Just as Mitchell referred to the two worlds that the youth walk in, 83 percent of the respondents believe there is nothing inconsistent in displaying both religious and secular materials on one’s page. Yahea Abdulla checks his MySpace and Facebook pages every day and he wrote, “Secular stuff isn’t necessarily evil. If there are things that do go against your values on your social network page, perhaps the priority should be to get it out of your life rather than just be a hypocrite online.”
While Abdulla believes it’s healthy to mix some Christianity with secular subjects, another respondent offered the opposite point of view: “If you put on the Web page that you are a Christian or Seventh-day Adventist and you have other images, music, or type that really lead one to think that maybe you aren’t a Christian, [this can] possibly cause them to wonder if Christians are what they say they are—people living for God.”
Amanda Newton, who works for Glendale Adventist Medical Center in Glendale, California, sometimes includes religious references on her Facebook page. But she thinks people don’t have to make a choice between one or the other. Rather, it’s about the type of secular items you include. “Just because you are a religious person doesn’t mean you can’t enjoy secular things that are in keeping with your beliefs,” wrote Newton. “We’re supposed to be in the world, not of it. So I think that plays into having interest in secular things, but not allowing them to define you.”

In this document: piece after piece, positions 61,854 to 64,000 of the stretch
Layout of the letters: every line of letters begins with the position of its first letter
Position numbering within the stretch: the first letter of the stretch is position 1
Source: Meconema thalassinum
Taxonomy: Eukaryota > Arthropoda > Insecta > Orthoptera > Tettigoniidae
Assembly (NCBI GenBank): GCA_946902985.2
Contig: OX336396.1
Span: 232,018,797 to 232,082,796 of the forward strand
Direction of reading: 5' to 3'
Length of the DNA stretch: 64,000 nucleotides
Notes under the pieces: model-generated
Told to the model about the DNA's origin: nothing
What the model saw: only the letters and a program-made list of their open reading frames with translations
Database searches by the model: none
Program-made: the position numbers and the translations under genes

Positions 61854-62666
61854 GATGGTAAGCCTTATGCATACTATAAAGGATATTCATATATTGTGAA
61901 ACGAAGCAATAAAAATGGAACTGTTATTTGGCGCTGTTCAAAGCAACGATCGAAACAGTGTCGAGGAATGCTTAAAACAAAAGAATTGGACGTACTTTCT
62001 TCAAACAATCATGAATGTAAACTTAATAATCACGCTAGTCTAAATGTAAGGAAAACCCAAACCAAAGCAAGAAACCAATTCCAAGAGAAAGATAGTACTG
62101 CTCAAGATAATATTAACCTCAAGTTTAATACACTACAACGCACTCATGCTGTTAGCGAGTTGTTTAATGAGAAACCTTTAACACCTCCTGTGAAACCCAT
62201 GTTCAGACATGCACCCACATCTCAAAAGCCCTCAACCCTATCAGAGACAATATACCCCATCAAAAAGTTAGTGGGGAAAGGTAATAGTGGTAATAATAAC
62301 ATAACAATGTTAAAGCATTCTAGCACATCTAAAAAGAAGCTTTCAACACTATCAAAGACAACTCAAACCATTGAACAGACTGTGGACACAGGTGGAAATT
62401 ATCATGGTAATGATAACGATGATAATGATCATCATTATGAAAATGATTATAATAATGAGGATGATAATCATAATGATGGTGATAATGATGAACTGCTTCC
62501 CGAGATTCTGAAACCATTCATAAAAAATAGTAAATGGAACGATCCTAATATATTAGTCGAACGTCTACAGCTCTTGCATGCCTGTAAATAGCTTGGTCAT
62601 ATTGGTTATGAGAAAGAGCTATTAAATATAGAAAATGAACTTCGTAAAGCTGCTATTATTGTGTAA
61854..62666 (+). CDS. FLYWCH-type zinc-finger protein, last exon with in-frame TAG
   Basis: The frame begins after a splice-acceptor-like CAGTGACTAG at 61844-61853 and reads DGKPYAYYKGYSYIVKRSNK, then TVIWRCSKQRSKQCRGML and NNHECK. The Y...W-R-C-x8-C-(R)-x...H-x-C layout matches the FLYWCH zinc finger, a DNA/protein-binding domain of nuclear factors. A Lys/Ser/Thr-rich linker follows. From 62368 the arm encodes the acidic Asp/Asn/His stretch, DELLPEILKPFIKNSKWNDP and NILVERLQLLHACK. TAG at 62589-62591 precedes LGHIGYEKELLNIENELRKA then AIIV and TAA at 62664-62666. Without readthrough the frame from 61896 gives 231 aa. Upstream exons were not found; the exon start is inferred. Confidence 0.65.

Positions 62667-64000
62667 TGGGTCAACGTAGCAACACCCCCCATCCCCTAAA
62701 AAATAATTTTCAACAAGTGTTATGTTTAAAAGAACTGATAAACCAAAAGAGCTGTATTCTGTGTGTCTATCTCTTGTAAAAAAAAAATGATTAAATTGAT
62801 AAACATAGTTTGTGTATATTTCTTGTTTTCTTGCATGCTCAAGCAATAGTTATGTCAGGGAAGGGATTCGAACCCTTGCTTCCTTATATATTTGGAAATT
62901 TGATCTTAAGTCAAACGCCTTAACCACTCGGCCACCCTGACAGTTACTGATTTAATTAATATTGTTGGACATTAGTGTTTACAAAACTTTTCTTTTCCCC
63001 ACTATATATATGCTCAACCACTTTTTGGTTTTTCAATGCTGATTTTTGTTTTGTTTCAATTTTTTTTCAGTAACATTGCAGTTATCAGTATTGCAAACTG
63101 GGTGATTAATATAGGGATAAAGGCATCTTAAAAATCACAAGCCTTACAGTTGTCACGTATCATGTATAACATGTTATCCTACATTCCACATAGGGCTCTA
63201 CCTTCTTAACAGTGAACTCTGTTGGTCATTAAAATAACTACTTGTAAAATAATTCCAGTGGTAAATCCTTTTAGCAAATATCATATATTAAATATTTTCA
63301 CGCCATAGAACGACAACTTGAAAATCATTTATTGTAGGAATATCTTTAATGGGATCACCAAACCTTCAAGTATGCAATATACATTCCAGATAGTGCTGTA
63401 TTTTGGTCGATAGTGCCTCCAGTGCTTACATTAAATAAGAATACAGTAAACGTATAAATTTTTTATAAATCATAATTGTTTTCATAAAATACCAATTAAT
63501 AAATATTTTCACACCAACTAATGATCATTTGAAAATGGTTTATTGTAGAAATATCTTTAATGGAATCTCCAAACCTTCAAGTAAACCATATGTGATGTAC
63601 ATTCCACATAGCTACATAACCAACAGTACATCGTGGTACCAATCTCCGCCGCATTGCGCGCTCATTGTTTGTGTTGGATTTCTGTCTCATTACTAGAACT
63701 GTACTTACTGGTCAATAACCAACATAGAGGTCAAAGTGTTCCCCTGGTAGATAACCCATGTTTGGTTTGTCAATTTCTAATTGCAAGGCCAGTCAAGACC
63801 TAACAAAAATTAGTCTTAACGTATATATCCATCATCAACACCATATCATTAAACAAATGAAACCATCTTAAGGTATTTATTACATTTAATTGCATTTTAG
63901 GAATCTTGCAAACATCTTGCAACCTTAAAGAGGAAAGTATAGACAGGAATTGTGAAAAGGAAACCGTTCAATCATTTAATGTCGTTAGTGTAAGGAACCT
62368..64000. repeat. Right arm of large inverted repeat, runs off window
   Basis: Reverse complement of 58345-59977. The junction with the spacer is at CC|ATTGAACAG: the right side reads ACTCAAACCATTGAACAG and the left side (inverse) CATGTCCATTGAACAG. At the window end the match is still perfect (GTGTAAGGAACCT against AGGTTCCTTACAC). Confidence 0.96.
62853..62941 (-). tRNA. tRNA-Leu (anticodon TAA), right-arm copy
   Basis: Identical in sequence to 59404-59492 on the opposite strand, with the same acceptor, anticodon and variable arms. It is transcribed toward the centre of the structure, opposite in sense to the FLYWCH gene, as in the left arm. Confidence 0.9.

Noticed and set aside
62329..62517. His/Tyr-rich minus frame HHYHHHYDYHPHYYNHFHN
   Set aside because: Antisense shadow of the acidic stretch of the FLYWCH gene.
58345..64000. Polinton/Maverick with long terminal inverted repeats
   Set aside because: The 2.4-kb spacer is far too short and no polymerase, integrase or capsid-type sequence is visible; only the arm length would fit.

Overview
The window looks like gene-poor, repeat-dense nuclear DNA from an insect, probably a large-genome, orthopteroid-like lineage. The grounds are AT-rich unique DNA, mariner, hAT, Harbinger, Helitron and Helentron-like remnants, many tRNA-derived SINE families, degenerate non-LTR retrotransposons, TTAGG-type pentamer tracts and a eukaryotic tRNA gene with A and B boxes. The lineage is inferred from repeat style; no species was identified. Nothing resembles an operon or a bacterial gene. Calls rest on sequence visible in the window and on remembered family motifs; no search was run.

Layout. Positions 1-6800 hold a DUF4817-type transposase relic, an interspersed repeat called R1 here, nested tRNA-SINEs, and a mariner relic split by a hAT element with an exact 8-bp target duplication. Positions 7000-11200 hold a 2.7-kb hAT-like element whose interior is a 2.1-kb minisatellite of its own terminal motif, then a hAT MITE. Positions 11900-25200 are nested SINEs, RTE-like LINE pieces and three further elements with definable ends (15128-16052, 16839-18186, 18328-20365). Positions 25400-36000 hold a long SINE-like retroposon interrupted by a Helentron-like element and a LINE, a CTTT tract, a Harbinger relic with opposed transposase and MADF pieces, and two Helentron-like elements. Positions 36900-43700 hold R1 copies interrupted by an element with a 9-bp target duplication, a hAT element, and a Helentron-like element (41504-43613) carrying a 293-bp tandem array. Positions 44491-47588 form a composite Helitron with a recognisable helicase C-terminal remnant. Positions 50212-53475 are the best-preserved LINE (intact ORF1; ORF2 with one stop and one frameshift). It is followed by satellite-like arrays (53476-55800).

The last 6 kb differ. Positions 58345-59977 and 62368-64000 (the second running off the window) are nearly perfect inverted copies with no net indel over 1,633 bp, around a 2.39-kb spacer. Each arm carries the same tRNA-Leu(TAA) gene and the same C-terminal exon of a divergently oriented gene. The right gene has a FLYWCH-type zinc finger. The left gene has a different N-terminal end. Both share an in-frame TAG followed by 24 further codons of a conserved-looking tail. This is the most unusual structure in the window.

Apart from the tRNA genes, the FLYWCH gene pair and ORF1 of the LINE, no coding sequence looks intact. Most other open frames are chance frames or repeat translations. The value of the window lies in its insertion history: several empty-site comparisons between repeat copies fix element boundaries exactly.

Baerg makes the same distinction in his talks with youth. “Things become inappropriate when it comes into conflict with our relationship with Christ.” Though it’s been hard for him to see some of the content on their pages, Baerg is getting involved to change that. “We’re going to try to impact the community in a positive way,” he said. “These sites just happen to be a tool that needs more accountability factored in.”
It is evident that social networking sites do have some drawbacks, but they are also powerful instruments for good—from the simple task of staying connected with friends to the divine commission of spreading the gospel. And with the ever-increasing popularity of these sites it is becoming imperative that one must be aware of the unseemly things that exist on these pages, but remain focused on the incredible positives that this relatively new medium brings to the gospel work.
“It’s easy to focus on the scandalous, but I’ve read some really great stuff, things like revelations that a young person had on a mission trip—[discoveries] that are so deep,” said Cicle. “It gives us a lot of insight into the multiplicity of our lives. If you are looking for scandals, you will be scandalized. If you are looking for the inspirational, you will be inspired.”
2Christopher Maag, “A Hoax Turned Fatal Draws Anger but No Charges,” New York Times, November 28, 2007, www.nytimes.com/2007/11/28/us/28hoax.html?_r=2&oref=slogin&oref=slogin; accessed March 20, 2008.
Stephanie Kinsey serves as the communication director at the Northern California Conference. Tyler Kraft, communication assistant there, will be leaving to attend the seminary at Andrews University this fall. This article is dedicated to Sharon Kraft, who lost her battle with cancer last November and would have celebrated her next birthday on the date of this issue.